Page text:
The new generation of scalable urban HEat isLand mitigatIOn by means of adaptive photoluminescent radiative cooling Skins

Solutions developed

HELIOS aims at holistically developing the resilient urban skin of the future. This skin will take advantage of the combination of successful radiative cooling in the atmospheric window(8-13μm) and high solar reflectance integrated for the first time to photoluminescence in the short wave(0.25-2.8μm) thanks to the breakthrough lead-free halide perovskites. HELIOS will develop novel radiative cooling structures into temperature responsive carriers (eg phase change-oxides, thermonastic shape-memory alloys) and albedo adaptive photoluminescent finishing, with the twofold purpose to tailor radiative supercooling performance enough to minimize winter penalties and to give the desired colour finishing, finally allowing the sustainable upscaling of this research frontier. This approach would radically change the building physics paradigm, with the ambition of rethinking built environment into a fully-dynamic resilience, as only Nature can do. HELIOS will indeed analytically and experimentally identify the thermal-radiative physics of such skin, assessing its performance for indoor-outdoor human comfort and energy-efficiency. HELIOS bio-inspired radiative and photoluminescent skin will be indeed tailored and optimized for each dynamic boundary, as demonstrated through a disruptive building physics experimentally-validated balance and urban canopy model worldwide.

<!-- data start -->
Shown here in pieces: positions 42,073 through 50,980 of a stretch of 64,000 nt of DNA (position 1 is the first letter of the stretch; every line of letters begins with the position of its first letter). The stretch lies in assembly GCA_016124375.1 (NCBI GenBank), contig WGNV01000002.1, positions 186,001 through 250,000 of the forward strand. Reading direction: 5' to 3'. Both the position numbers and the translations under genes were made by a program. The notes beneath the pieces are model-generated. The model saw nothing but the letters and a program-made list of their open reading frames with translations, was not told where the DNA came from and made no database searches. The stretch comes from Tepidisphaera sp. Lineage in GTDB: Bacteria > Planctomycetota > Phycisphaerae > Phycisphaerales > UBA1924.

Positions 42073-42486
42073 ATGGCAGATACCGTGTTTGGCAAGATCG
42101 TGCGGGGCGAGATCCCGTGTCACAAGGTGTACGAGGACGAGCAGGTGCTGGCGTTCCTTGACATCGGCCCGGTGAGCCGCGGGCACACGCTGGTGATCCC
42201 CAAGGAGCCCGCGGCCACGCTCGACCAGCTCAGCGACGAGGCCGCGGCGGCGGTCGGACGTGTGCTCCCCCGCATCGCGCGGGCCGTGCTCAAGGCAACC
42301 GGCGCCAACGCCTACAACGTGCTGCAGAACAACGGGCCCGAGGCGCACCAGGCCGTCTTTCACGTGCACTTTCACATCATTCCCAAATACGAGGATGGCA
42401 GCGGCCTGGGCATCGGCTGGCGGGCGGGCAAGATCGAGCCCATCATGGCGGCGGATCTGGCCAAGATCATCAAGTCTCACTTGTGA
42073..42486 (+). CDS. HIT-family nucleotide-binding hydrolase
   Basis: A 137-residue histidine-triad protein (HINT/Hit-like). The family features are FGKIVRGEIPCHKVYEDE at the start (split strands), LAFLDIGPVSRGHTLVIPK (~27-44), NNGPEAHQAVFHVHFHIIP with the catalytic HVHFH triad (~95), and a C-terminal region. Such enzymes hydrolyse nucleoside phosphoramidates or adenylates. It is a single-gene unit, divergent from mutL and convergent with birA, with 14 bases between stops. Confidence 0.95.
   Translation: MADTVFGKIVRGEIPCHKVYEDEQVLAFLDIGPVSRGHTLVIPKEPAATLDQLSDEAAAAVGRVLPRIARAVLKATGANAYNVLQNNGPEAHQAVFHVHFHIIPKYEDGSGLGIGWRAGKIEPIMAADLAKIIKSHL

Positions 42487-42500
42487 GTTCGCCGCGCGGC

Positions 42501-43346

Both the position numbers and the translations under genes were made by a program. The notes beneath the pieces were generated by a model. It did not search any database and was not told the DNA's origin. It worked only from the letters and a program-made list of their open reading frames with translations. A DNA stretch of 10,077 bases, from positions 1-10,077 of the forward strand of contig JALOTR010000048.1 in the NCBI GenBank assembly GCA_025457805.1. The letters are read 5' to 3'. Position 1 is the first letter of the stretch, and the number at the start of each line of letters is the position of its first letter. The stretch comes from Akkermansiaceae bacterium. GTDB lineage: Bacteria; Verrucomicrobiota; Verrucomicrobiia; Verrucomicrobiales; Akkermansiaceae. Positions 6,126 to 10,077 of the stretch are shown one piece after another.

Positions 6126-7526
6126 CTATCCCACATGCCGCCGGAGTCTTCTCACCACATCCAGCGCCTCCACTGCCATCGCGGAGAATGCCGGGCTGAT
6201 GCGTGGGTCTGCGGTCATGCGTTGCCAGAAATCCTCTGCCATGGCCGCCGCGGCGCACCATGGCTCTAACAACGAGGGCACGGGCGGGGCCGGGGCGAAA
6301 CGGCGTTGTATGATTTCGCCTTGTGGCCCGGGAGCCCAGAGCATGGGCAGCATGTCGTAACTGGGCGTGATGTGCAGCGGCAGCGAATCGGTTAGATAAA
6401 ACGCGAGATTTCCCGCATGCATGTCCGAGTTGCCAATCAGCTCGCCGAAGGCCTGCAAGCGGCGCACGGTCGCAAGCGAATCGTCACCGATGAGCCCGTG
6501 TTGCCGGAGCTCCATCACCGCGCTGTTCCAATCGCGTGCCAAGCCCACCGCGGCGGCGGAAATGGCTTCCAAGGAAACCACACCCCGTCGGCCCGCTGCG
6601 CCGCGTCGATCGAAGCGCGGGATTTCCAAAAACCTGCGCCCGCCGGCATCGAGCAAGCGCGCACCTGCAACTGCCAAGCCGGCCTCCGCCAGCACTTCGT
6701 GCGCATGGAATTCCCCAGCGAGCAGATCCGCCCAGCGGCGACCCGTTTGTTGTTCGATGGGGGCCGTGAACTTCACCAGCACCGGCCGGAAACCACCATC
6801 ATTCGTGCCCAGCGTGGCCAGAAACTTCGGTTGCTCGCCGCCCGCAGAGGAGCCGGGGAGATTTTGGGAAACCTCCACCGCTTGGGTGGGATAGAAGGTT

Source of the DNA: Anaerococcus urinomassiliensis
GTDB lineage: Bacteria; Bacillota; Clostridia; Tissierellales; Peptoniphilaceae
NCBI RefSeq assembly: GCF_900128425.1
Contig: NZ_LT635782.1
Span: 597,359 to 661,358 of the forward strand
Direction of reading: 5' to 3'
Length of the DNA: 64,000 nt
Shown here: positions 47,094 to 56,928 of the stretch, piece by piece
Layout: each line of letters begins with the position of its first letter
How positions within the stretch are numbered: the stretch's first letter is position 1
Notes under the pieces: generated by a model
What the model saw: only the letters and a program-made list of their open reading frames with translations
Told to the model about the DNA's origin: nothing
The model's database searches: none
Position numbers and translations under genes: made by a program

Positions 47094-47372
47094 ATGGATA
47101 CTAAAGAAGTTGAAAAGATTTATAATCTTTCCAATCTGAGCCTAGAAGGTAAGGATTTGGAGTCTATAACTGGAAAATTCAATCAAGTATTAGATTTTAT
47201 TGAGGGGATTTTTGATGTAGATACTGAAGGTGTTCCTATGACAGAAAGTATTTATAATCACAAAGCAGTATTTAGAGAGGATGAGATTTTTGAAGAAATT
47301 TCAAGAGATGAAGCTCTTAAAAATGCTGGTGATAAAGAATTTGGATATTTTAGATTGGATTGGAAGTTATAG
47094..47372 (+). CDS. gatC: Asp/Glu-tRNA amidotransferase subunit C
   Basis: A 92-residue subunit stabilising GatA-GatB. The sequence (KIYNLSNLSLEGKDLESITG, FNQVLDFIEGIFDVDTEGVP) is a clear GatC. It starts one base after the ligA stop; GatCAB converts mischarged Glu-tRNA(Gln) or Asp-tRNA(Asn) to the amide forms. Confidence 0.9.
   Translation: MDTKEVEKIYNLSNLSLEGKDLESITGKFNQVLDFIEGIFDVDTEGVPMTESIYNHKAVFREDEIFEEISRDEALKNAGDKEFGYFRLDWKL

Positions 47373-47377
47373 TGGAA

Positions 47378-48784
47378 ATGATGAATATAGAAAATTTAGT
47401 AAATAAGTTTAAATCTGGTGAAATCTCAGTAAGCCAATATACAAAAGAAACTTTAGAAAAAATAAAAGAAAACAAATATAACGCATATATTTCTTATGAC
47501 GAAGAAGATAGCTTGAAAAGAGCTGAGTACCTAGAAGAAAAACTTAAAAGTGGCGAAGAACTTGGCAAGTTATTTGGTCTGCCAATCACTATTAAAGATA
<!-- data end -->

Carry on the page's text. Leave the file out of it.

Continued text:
Main results

Urban heat islands are areas that display increased warmth due to anthropogenic activity. Such areas significantly impact well-being, increasing the need for solutions. Passive cooling methods use design choices to maximise the comfort and health of building users while minimising energy use. These methods have been shown to slowly mitigate urban heat islands. HELIOS project aims to develop novel solutions capable of producing passive cooling without the use of energy while exploiting characteristics of urbanised surfaces, from buildings to outdoor spaces. The project’s goal is to create innovative materials that will act as a ‘skin,’ capable of constituting a sort of surface film that reduces the effects of urban heat islands.